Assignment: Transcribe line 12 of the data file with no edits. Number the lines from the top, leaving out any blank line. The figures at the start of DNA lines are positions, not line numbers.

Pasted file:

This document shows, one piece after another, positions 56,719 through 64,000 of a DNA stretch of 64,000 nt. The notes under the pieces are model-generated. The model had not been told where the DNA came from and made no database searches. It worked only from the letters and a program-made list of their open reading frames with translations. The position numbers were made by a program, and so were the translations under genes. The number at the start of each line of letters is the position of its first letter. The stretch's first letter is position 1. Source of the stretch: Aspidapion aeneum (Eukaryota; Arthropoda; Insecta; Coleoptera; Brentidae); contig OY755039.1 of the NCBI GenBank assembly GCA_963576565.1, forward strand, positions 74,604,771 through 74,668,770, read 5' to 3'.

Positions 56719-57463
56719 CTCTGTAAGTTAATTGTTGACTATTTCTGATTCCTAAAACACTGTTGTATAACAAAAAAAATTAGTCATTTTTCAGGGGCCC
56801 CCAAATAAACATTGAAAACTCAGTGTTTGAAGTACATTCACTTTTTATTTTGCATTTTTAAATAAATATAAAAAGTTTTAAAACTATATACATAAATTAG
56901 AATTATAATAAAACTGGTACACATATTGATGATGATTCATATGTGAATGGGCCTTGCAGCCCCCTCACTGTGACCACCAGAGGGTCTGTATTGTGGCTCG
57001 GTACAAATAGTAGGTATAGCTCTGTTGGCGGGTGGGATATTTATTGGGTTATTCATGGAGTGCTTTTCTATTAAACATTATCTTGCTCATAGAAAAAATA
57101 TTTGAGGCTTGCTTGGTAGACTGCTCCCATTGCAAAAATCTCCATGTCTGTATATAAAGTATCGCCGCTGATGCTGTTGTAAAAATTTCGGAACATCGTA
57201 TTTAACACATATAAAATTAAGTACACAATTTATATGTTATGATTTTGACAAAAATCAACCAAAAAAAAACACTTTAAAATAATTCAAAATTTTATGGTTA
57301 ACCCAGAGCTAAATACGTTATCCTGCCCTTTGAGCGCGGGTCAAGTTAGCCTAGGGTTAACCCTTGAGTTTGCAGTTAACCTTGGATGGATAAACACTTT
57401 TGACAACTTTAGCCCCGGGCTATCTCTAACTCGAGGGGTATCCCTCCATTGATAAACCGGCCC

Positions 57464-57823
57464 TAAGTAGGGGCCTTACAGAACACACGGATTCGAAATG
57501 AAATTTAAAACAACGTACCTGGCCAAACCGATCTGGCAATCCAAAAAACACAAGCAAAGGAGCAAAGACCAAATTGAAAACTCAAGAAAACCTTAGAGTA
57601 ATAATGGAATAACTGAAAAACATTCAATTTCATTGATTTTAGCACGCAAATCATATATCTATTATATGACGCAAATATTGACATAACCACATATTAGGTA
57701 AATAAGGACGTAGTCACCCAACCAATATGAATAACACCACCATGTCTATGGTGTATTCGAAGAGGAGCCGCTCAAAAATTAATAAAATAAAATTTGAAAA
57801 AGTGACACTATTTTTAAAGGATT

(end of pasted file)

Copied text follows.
57464 TAAGTAGGGGCCTTACAGAACACACGGATTCGAAATG